The Most Expensive Lesson Of My Life: Details of SIM port hack

Sean Coonce
Published in
6 min readMay 20, 2019


I lost north of $100,000 last Wednesday. It evaporated over a 24-hour time span in a “SIM port attack” that drained my Coinbase account. It has been four days since the incident and I’m gutted. I have zero appetite; my sleep is restless; I am awash in feelings of anxiety, remorse, and embarrassment.

This was the single most expensive lesson of my life and I want to share my experience + lessons learned with as many people as possible. My goal is to increase awareness about these types of attacks and to motivate you to increase the security of your online identity.

This is still very raw (I haven’t even told my family yet); please reserve judgment with regards to the naive security practices laid out in this post.

Details Of The Attack

You might be asking yourself, what exactly is a “SIM port attack”? In order to describe the attack, let’s examine a typical online identity. The diagram below should look familiar to most people.

Most of us have a primary email account that is connected to A LOT of other online accounts. Most of us also have a mobile device that can be used to recover your email password should you ever forget it.

Authorized SIM Porting

The ability to port your SIM card to another device is a service that mobile carriers provide to their customers. It allows a customer to request their phone number be transferred to a new device. In most cases, this is a perfectly legitimate request; this happens when we upgrade to a new phone, switch mobile carriers, etc.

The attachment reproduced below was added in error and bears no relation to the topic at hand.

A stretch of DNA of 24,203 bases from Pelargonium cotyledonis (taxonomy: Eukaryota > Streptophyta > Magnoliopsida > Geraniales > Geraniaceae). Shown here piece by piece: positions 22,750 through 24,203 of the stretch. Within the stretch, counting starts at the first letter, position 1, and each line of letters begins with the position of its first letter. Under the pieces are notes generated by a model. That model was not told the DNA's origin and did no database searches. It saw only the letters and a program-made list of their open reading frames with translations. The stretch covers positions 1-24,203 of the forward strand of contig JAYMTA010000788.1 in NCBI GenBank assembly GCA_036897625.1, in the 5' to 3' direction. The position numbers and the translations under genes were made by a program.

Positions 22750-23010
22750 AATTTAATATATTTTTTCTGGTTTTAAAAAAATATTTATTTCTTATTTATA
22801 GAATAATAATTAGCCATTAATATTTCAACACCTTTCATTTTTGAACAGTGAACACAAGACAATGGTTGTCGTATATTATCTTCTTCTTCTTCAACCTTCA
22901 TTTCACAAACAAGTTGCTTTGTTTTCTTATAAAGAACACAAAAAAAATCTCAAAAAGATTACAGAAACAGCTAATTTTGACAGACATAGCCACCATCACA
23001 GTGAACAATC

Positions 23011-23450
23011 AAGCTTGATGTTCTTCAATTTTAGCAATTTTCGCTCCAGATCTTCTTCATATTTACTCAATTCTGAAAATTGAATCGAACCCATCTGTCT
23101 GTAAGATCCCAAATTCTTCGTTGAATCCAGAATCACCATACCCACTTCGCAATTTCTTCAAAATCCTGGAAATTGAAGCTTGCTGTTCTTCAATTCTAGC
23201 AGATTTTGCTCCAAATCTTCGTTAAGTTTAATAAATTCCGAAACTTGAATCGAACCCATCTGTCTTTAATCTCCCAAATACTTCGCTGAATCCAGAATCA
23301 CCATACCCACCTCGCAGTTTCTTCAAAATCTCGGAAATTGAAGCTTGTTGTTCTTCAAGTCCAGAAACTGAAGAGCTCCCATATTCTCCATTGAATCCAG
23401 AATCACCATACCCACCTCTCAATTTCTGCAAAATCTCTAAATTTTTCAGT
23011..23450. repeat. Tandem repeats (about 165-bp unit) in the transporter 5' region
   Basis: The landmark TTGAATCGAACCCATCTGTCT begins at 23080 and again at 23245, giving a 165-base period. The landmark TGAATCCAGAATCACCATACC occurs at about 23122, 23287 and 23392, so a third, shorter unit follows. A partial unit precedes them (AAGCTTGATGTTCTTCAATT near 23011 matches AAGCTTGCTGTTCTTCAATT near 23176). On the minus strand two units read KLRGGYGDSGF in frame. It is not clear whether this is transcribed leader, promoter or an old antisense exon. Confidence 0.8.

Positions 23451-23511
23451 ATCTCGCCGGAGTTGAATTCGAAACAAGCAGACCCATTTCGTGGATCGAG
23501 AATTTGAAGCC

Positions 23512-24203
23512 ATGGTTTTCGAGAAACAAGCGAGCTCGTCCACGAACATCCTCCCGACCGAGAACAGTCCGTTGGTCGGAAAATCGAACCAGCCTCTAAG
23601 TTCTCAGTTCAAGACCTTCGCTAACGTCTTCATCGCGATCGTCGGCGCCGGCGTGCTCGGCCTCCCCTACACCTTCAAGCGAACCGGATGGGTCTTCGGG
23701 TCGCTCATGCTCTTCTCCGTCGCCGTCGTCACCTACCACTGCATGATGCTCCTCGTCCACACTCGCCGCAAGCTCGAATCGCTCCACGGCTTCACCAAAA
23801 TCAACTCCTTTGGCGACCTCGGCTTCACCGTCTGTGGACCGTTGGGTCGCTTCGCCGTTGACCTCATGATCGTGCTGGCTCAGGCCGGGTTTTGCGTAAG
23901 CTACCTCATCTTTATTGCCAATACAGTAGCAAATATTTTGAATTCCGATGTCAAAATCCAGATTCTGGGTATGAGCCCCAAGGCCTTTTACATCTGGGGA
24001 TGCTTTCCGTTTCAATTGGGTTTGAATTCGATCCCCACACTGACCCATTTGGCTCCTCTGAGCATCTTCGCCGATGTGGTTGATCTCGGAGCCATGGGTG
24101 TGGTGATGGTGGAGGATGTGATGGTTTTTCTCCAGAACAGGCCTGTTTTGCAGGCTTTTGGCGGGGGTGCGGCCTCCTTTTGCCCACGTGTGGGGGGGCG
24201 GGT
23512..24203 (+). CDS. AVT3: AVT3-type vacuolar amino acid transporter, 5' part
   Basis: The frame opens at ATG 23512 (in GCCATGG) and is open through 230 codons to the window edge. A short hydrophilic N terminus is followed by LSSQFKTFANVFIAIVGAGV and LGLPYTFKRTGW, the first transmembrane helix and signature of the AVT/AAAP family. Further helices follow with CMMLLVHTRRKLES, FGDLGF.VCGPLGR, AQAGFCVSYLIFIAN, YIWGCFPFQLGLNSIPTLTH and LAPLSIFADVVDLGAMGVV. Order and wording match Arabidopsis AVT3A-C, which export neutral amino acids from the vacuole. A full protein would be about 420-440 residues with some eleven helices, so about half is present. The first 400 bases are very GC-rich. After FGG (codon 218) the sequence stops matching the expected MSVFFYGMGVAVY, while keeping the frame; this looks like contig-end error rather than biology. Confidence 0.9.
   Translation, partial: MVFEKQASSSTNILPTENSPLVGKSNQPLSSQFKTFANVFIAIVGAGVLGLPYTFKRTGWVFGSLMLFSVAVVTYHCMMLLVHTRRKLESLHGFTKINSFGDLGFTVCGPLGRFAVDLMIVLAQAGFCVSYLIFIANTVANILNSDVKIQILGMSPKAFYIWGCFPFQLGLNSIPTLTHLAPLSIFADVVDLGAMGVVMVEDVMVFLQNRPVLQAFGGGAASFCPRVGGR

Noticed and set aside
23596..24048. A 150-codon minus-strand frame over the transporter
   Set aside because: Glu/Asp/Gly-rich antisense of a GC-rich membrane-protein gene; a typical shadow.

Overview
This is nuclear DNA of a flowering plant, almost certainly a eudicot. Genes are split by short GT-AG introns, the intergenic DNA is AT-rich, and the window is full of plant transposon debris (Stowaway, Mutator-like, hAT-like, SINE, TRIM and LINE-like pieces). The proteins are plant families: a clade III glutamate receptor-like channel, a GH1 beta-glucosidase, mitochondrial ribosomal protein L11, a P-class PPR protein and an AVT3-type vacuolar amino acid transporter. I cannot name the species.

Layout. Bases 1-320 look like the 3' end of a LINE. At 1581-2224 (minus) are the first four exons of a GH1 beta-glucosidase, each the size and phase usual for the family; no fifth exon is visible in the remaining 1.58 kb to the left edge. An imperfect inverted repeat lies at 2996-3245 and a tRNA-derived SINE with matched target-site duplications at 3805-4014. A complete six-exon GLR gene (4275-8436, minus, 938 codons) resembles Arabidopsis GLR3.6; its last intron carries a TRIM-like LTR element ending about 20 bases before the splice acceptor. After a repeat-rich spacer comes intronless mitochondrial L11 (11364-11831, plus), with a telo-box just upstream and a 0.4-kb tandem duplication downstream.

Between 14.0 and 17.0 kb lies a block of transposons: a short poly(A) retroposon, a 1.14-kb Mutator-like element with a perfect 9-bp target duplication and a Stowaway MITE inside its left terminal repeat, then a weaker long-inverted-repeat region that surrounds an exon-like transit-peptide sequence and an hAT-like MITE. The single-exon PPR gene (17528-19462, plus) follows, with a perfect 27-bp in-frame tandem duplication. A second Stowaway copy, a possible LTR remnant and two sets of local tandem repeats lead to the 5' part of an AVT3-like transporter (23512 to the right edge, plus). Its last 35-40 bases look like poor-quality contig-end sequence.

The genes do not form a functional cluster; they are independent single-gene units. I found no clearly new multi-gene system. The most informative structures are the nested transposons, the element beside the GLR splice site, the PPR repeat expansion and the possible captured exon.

Also Read: The Best Cryptocurrency Hardware Wallets in 2020

A SIM Port Attack

A “SIM port attack”, however, is a malicious port performed by an unauthorized source — the attacker. The attacker ports your SIM card to a phone that they control. The attacker then initiates the password reset flow on your email account. A verification code is sent from your email provider to your phone number — which is intercepted by the attacker, as they now control your SIM card. The diagram below outlines the attack step by step.

Once the attacker controls your primary email account, they begin to move laterally across any lucrative online services that you manage via that email address (bank accounts, social media accounts, etc.). If they’re terribly malicious, they can even lock you out of your own accounts with little recourse to reclaim them.

Take a moment to consider the sheer volume of sensitive information tied to a single Google Account:

  • Your address, date of birth, and other private, personally identifiable information
  • Access to potentially compromising photos of you (and/or your partner)
  • Access to your calendar and upcoming travel dates
  • Access to your private emails, documents, and search history
  • Access to your personal contacts and their private information as well as relation to you
  • Access to all other online services for which your primary email address was used as the authentication source

Timeline of Events

With a better grasp on how such an attack is carried out and the scope of what’s at stake, let’s dive into the timeline of this specific attack. I want to paint a picture of how the attack was executed, how I experienced these events, and what you can do differently to protect yourself should you experience similar symptoms.

The timeline is broken out into four sections:

  • What I experienced: The events as experienced from my point of view — if you encounter something similar, these are clear indicators that you are likely under attack.